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Wheels or Doors

Greg Devine


Yellow lego door on blue background

You may have noticed over the last couple of weeks a fierce debate doing the rounds on social media.

Are there more wheels or doors in the world?

It’s a question no one could legitimately have an answer to, yet everyone has their opinion on it. I asked my friends, and we seemed 50/50 on the matter. One claimed to be ‘team doors’ because every building has multiples of them, whereas many cars only have three doors. Another said he was ‘team wheels’, because of the amount of office chairs in the world. Another joked it had to be wheels because of the Pixar movie Cars; however, this was soon countered by mention of the film Monsters Inc.

I asked the office where they stood on the matter, and we mostly decided on wheels, with even more reasons given. I’d never considered how many new wheels are manufactured in comparison to doors, or that the wheel may have been invented before the door. We also realised that lots of things could be considered a door, such as the bonnet of your car, the glovebox, or even the lid of your laptop (I admit, the latter is dubious).

It seems a while since a debate like this went viral. I’m sure we all remember the infamous dress, which nobody could firmly say was gold and white, because just as many people saw it as blue and black. Who remembers the ‘yanny and laurel’ debate, where people heard one or the other from the same audio clip—with some people even hearing both?

Colorful doors painted in orange blue green and red

Colorful doors painted in orange blue green and red

I really enjoy such debates. It’s refreshing to be able to hold a discussion on the internet without it becoming a full-blown argument ending in horrible comments and death threats. It almost restores my faith in humanity, that we can disagree with each other and be able to accept this. Tensions in the world are certainly high at the moment…a brief distraction is certainly welcome.

I think we have become particularly poor at debating in the UK. People don’t seem to be able to entertain a different point of view to the one they hold. They gain partisan support in even the most pathetic discussions, where anybody’s opinion holds little to any relevance. Social media is to blame for this, especially Twitter. The platform has become a vicious war-ground, where people are desperate for other users to take their opinion. There seems to be no motivation to learn or understand different points of view, which, as a society, makes us less intelligent and, ultimately, quite dysfunctional.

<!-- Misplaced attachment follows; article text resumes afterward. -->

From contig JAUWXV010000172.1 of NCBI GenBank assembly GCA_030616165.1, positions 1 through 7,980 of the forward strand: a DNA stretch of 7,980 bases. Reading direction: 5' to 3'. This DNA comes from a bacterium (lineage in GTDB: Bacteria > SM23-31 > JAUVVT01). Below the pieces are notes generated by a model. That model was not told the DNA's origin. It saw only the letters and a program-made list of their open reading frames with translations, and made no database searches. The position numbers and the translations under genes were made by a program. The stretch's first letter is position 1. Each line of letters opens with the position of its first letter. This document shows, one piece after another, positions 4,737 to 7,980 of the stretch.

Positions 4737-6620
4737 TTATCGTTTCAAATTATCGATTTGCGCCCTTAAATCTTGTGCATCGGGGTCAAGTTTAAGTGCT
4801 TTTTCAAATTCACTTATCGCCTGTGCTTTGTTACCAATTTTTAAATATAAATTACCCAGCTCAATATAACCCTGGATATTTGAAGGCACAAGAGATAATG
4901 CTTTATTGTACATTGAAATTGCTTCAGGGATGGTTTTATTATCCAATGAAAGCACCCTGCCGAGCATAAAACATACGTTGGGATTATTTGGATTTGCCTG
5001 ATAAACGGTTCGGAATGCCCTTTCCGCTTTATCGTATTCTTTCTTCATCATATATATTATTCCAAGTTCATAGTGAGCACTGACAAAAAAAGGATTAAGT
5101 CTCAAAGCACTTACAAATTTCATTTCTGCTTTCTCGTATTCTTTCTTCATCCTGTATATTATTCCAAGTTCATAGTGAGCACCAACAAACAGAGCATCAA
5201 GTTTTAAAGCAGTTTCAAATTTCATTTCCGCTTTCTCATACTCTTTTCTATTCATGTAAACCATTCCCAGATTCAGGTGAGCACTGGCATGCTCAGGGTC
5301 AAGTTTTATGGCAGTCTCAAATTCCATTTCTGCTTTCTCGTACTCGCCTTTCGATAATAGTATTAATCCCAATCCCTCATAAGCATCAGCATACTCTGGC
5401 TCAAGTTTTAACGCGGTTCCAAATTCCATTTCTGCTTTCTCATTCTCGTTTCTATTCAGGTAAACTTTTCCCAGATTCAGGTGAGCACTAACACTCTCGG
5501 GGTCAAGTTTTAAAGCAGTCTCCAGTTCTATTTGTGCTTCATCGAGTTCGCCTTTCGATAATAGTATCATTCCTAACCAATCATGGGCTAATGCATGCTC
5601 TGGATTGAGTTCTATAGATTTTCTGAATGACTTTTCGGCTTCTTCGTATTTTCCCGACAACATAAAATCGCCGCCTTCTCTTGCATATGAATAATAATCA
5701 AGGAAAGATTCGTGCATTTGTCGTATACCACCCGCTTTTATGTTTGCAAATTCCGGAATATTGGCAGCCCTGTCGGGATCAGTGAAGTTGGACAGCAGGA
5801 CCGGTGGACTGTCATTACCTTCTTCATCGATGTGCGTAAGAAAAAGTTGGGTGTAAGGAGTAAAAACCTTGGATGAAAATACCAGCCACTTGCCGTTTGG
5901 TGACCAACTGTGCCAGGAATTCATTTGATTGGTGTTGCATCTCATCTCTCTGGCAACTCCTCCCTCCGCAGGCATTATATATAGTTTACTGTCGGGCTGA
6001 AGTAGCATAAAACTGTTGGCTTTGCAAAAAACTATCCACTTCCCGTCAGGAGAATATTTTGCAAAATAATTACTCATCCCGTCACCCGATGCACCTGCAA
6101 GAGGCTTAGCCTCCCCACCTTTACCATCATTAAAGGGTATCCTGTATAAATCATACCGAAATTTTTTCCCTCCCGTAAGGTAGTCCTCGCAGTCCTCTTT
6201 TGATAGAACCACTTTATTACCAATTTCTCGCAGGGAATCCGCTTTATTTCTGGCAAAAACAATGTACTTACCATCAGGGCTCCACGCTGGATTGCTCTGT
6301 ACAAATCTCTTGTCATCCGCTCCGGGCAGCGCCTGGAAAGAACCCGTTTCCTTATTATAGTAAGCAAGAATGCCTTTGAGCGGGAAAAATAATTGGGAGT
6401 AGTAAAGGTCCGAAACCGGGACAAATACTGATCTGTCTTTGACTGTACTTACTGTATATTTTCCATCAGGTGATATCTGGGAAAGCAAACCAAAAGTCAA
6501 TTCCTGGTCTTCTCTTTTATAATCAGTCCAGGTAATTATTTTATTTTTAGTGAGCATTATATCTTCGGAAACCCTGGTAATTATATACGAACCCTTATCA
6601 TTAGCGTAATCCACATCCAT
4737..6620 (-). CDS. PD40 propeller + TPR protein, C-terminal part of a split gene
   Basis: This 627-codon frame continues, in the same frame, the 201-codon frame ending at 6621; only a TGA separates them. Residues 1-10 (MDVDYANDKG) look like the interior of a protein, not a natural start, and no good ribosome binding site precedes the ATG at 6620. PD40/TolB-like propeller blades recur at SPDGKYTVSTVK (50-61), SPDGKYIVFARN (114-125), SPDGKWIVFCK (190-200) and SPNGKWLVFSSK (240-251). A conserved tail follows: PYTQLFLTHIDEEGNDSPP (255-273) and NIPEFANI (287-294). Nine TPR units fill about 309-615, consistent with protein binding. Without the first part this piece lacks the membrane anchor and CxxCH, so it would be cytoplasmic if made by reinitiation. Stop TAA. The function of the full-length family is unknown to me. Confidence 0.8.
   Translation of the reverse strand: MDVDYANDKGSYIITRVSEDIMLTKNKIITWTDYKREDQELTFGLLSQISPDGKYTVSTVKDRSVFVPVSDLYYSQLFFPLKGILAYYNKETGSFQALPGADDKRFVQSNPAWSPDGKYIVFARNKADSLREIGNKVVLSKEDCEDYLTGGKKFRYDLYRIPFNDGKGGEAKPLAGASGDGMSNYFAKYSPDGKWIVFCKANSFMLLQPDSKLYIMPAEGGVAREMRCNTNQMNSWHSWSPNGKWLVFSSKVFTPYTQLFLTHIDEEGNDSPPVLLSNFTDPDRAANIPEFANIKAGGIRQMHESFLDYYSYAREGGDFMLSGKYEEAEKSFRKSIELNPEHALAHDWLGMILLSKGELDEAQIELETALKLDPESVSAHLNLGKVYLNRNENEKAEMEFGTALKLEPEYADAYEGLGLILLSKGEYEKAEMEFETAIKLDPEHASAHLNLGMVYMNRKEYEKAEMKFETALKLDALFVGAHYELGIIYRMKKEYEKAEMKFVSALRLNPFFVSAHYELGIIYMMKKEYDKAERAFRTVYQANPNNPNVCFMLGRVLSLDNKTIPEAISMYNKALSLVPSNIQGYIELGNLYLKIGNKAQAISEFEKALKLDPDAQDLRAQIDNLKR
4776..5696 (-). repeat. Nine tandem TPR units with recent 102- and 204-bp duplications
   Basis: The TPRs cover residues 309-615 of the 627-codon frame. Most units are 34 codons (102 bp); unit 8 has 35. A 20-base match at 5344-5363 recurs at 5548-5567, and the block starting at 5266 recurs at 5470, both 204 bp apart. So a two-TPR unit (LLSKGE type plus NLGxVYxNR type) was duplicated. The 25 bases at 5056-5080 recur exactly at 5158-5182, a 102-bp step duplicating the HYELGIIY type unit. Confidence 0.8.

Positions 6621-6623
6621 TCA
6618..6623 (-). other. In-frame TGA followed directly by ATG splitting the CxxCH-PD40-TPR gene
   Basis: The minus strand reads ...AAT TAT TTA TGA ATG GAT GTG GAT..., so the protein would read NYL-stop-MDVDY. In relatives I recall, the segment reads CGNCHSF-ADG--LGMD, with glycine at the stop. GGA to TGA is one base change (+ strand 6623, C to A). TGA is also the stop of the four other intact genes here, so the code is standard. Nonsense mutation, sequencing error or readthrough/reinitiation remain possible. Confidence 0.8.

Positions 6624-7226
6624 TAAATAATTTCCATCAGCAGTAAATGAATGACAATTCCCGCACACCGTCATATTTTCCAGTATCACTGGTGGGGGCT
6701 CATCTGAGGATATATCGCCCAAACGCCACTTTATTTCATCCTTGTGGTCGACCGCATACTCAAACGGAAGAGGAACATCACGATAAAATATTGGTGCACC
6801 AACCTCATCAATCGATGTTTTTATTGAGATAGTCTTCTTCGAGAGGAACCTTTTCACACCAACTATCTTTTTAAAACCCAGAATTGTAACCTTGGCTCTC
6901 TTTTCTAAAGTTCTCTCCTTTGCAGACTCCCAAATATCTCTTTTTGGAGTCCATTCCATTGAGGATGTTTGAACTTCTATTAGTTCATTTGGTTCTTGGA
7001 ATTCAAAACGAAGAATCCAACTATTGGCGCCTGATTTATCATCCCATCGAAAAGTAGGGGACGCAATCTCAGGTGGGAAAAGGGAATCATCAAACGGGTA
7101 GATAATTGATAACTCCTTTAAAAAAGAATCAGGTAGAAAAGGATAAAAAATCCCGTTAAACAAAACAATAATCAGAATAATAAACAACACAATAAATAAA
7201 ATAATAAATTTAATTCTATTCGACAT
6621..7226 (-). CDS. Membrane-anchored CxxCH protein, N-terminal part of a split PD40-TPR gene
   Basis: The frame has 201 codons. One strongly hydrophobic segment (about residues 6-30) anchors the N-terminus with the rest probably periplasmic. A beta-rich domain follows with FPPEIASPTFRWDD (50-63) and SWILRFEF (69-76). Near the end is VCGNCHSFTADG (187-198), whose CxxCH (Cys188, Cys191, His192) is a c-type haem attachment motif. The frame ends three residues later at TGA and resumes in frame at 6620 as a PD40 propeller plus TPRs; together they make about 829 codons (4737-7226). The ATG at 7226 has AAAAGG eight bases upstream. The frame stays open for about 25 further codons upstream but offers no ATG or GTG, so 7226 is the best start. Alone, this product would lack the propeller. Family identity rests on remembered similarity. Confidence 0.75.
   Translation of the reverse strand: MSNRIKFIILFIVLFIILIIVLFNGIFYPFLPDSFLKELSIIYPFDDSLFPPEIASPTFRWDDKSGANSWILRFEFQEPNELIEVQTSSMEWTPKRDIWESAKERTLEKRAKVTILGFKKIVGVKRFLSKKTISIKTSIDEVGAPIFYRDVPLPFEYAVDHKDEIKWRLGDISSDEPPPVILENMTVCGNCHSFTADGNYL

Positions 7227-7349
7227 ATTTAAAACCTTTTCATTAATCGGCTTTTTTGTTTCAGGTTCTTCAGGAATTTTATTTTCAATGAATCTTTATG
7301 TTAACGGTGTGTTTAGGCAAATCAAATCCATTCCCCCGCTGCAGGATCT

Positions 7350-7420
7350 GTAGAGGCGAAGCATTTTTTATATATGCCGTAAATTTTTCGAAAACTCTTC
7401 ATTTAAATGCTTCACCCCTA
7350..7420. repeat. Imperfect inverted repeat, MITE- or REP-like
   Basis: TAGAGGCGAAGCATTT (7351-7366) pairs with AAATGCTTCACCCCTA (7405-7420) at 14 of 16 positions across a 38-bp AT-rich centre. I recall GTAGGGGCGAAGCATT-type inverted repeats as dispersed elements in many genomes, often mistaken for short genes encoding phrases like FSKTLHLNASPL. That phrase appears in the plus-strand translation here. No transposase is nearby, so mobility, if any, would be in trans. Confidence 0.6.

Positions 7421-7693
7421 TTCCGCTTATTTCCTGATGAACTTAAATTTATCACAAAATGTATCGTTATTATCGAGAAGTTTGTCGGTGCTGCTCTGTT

I’m not sure there’s a solution to this problem either. You can’t easily give an opinion on social media without it drawing repercussions. People hide behind their username and avatar, and it makes them feel lawless. There have been calls for social media users to supply a form of ID when signing up. I think this in itself could—and does—spark a heated debate.

I can see both sides to this argument. I think you should be held accountable for your actions, and any comments that could be considered offensive shouldn’t be allowed. I’m not talking about little digs or calling someone silly, but genuinely offensive comments, such as racism or homophobia. On the other hand, past generations gave their lives for free speech, and it therefore should exist for all.

What are your thoughts? Are there more wheels than doors in the world? Tweet us at @intheknowemag

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